Menthol is bad news. At least when it comes to cigarettes. When the FDA banned flavoring of cigarettes in 2009, menthol miraculously slipped through the cracks. That’s right, apparently the menthol-making process of formulating the compound synthetically or deriving it from peppermint and/or other mint oils doesn’t constitute flavoring.
What’s even more alarming (but not surprising) than big tobacco managing to sidestep flavor-ban legislation are some of the facts around menthol cigarettes. Below are the stats courtesy of the anti-tobacco education foundation Legacy’s newest project called MenthLab – a five-day workshop aimed at exposing the truth about menthol smoking.
- 27% of the market share for cigarettes is menthol
- 80% of African-American smokers use menthol
- 48% of youth smokers smoke menthol cigarettes
- More than 80% of African-American smokers in middle school and high school prefer menthol cigarettes
According to Fast Company, we have Adam and Marty Butler of Butler Bros., an Austin creative firm with a focus on cause marketing, to thank for pitching a line of products and events intended to generate revenue for smoking out menthol and big tobacco.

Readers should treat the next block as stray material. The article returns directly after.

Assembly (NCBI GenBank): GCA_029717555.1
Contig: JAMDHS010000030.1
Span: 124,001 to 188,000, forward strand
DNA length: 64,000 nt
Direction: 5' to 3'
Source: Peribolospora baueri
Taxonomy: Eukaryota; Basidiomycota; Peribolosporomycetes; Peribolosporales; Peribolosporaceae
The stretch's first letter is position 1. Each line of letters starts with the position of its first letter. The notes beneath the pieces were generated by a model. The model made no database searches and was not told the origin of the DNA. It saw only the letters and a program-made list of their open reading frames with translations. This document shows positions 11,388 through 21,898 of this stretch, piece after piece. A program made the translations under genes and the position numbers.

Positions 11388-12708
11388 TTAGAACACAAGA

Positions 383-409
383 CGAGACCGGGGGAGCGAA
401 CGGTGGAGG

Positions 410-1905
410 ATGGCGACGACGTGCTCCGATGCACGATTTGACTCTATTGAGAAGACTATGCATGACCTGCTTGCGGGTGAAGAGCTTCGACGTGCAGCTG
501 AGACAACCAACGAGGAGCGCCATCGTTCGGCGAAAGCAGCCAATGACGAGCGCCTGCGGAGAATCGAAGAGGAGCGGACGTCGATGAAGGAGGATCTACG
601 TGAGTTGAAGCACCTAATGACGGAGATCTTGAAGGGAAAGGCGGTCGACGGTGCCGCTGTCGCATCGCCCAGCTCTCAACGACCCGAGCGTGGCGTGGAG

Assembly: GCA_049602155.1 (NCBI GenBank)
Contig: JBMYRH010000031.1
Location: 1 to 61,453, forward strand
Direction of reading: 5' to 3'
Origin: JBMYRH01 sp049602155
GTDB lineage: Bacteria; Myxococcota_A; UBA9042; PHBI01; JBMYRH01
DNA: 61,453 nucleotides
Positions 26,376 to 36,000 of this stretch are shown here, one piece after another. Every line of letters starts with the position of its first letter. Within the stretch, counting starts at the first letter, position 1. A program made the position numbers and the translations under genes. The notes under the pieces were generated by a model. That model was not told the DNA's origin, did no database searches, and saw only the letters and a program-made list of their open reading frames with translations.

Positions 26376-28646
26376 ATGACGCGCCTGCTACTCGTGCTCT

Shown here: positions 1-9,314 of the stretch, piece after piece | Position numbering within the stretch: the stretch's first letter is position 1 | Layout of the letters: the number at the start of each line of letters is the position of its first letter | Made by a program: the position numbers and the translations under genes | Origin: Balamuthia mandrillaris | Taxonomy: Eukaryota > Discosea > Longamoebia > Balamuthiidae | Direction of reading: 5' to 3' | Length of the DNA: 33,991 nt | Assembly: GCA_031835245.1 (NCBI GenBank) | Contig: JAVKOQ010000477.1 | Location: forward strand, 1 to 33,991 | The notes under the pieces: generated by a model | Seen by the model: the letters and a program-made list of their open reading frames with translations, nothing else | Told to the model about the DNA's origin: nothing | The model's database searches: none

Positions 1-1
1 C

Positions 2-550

As Fast Company notes, “Legacy’s MenthLab workshop envisioned ways to reach kids at multiple venues.” From dodgeballs and basketball courts branded with the number “1200” (the number of people who die each day from tobacco-related causes) to collaborating with some of hip hop’s biggest stars, the workshop sparked many powerful ideas for battling the industry that spends $29M each day on marketing cigarettes.
While MenthLab undoubtedly faces a lofty battle ahead, we couldn’t be more excited for their commitment to designing positive change. As the market for just about anything from food to clothing to tobacco continues to become increasingly commoditized, the power of branding will become exponentially more relevant. If we can harness the power of design and branding as an emotional catalyst to curb smoking and the influence of the colossal animal we know as big-tobacco, there’s next to nothing we can’t accomplish.
(Photo via MillionFaces by agency TBWA)